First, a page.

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Confessions of an FSM Intern

Installation #3: Los Angeles Strikes Back, and Some Random Observations

By Jason Comerford

"Are you a woe-is-me kind of person?" Lukas asked me last weekend as we drove to play softball.

"No..." I answered carefully. "Do I come across as one?"

"Oh, no," he said. But his answer was too quick, and I know he was thinking otherwise.

I bring this exchange up only to show how my exuberance at experiencing the newness of Los Angeles has been given a hardcore dose of reality. My close friends might argue with me, but I've become far less negative and cynical a person as I've gotten older; I prefer to call myself realistic.

But in the space of the week, I've had my rental car vandalized, gotten lost in South Central, gotten one of those $40 parking tickets, missed meetings with composers, been yelled at by various members of the FSM staff about my last diary installment, and wondered if I had enough money to finish out my month here. The three people that I know outside of the FSM office are either unavailable, or unwilling to return my phone calls. I have no television, no stereo, no long-distance phone service, no cell phone.

But I'm perfectly content. I am not a woe-is-me person. But this is what happened to me, so I might as well say so.

I've been writing criticism for several years now, and one of the things I've learned is to not commit myself to a knee-jerk reaction against something. I've found it more interesting and fulfilling to let ideas and thoughts germinate, to take that gut feeling and figure out what brought it up in the first place. I don't like to review films or CDs or books immediately after I see them, listen to them, or read them. Ideas and thoughts come slowly, with more deliberation and insight.

This is why I'm not letting anything that's happened to me here get the best of me. One has to fall into the rhythms of any given place, of any given group of people. Instant reactions can be damaging. Long-term observations, however, are the most rewarding.

But it ain't all bad. My insurance covered the vandalism. I made it out of South Central alive. I paid the parking ticket. I rescheduled my meetings. Jeff Bond was just kidding. (But I do hereby dub him "Mr. Cranky", with love and affection.) And fiscally, I'm doing OK. I can certainly live without a TV, stereo, and long-distance. I'm better off without them.

So, rest assured, that my trip has been very much worthwhile. I'm still enjoying myself tremendously, and getting to meet and work with the FSM team is always entertaining. (And I was reminded to assure everyone that, contrary to popular belief, Tim Curran and Lukas Kendall DO actually put time in at the office.)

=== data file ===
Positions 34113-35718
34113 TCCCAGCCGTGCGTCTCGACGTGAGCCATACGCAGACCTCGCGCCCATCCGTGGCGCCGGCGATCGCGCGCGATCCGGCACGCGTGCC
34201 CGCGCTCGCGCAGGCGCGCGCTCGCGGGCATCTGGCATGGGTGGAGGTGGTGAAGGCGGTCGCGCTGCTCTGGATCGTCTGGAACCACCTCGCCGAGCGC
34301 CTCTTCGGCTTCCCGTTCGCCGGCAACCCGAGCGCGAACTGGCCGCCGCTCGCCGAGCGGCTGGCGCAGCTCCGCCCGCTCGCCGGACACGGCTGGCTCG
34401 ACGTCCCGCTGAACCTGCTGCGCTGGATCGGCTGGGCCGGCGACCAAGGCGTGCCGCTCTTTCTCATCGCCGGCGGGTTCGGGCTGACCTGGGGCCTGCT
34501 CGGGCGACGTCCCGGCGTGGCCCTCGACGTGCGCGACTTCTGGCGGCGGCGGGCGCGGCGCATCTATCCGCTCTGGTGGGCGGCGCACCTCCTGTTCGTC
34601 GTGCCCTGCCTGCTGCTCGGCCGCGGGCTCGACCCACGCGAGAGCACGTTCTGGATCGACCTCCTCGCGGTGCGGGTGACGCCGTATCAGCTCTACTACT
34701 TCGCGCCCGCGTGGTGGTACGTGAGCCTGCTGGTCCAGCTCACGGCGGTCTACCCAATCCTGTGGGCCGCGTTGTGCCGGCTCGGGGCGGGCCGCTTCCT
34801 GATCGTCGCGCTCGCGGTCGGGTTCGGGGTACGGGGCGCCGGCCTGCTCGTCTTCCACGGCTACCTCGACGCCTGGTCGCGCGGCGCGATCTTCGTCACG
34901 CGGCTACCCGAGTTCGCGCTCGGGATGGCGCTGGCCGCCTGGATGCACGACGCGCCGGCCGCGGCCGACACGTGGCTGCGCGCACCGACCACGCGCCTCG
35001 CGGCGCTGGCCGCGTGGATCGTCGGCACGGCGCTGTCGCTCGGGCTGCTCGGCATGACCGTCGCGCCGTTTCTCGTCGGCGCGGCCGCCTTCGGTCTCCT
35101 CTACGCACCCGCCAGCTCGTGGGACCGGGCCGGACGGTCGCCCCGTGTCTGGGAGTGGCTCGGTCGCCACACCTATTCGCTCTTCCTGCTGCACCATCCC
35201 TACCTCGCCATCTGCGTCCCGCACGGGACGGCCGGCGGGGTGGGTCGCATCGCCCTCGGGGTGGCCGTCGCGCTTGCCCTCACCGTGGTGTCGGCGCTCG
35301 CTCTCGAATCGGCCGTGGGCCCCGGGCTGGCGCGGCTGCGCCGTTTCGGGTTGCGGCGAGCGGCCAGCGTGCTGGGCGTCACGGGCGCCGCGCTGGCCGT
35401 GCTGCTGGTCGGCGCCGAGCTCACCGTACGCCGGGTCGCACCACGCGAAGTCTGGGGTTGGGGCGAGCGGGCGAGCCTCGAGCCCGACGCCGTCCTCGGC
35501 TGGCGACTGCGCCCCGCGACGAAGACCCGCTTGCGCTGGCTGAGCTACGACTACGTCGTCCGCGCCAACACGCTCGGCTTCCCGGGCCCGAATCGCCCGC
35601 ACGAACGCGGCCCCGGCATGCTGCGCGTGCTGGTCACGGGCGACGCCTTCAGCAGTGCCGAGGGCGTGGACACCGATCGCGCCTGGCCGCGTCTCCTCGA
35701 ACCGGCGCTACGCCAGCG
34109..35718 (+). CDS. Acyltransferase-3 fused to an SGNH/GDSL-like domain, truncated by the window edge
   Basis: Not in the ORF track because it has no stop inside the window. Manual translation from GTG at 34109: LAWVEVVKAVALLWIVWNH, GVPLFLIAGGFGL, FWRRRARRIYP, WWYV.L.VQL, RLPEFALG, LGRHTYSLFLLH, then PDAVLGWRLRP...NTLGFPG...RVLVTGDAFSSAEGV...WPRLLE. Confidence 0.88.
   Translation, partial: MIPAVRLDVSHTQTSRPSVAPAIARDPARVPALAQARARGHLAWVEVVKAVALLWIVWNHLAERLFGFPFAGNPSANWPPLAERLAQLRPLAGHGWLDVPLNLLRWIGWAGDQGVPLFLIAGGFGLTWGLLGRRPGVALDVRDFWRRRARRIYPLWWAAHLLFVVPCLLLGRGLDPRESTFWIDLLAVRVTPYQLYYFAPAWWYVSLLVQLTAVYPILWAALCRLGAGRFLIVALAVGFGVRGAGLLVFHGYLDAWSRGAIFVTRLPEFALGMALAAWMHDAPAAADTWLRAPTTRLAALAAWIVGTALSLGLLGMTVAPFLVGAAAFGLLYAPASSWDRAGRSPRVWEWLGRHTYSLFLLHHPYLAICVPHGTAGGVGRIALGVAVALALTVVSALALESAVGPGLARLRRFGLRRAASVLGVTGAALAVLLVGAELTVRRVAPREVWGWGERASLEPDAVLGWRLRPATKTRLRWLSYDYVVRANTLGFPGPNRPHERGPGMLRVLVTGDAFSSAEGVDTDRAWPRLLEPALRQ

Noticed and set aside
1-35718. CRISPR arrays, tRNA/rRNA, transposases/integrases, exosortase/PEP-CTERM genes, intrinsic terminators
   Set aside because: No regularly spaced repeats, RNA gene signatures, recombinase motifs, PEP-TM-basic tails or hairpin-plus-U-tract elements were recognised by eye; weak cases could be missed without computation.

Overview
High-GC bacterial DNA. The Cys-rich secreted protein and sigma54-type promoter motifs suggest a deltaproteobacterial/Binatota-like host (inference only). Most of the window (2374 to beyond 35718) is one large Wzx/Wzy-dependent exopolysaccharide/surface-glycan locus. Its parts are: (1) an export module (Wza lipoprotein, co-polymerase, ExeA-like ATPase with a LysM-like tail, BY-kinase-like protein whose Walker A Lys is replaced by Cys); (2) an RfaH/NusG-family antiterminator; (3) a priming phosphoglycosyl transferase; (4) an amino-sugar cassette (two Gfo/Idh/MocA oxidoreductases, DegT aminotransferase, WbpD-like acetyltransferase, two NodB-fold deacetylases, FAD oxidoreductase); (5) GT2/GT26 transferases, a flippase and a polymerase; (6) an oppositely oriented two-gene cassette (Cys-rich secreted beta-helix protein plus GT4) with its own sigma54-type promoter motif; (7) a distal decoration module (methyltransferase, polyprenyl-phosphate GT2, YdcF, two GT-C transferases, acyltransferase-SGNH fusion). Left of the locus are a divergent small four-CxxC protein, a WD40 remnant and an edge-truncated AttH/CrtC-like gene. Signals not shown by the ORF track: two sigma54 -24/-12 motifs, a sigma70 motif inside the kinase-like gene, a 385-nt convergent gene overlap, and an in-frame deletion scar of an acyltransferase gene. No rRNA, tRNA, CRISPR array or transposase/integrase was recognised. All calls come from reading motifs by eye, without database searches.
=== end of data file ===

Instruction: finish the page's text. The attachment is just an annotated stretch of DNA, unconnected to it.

At my film school in North Carolina, we have a long-running joke: On any given location shoot, there will inevitably be a moment where a overall-wearing gentleman, riding in a pickup truck with his family in the cab and a shotgun in the back window, will roll up and holler, "Y'all makin' a movie? Kin ah be innit?" And we will always have to do another take, regardless, because the sound has just been ruined. We call it the NCSA addendum to Murphy's Law. One of many.

I only bring this up because seeing film equipment and film crews is much less common there than it is here. I've seen more grip trucks around the Los Angeles area in two weeks than I've ever seen in North Carolina. But, of course, people here are accustomed to this type of thing. So when the ADs (assistant directors) yell for "quiet on the set", people do as they're told. As a frequent AD on student-film shoots, I wish North Carolinians had that discipline. But perhaps we can take a few more steps towards educating them properly.

One day this past week, Lukas got a shifty look in his eye and yelled, "Hey, who's newest here?" So I raised my hand. When in Rome...

The duty? Compile the last two years' worth of letters to FSM suggesting future releases. And for the last few days I've been giving myself headache after headache, deciphering some indecipherable handwriting, and shaking my head at some of the alternately bizarre and obscure release suggestions. (The Ghost and Mr. Chicken? Hawaii Five-O?) It was an exhausting, but at the same time, exhilarating chore: it's exciting to know that so many people have so much enthusiasm for so much of this material.

It was better than taking out the trash, at least. But Lukas has let me know that I have hundreds of emails to look forward to now.

... do as the Romans do...

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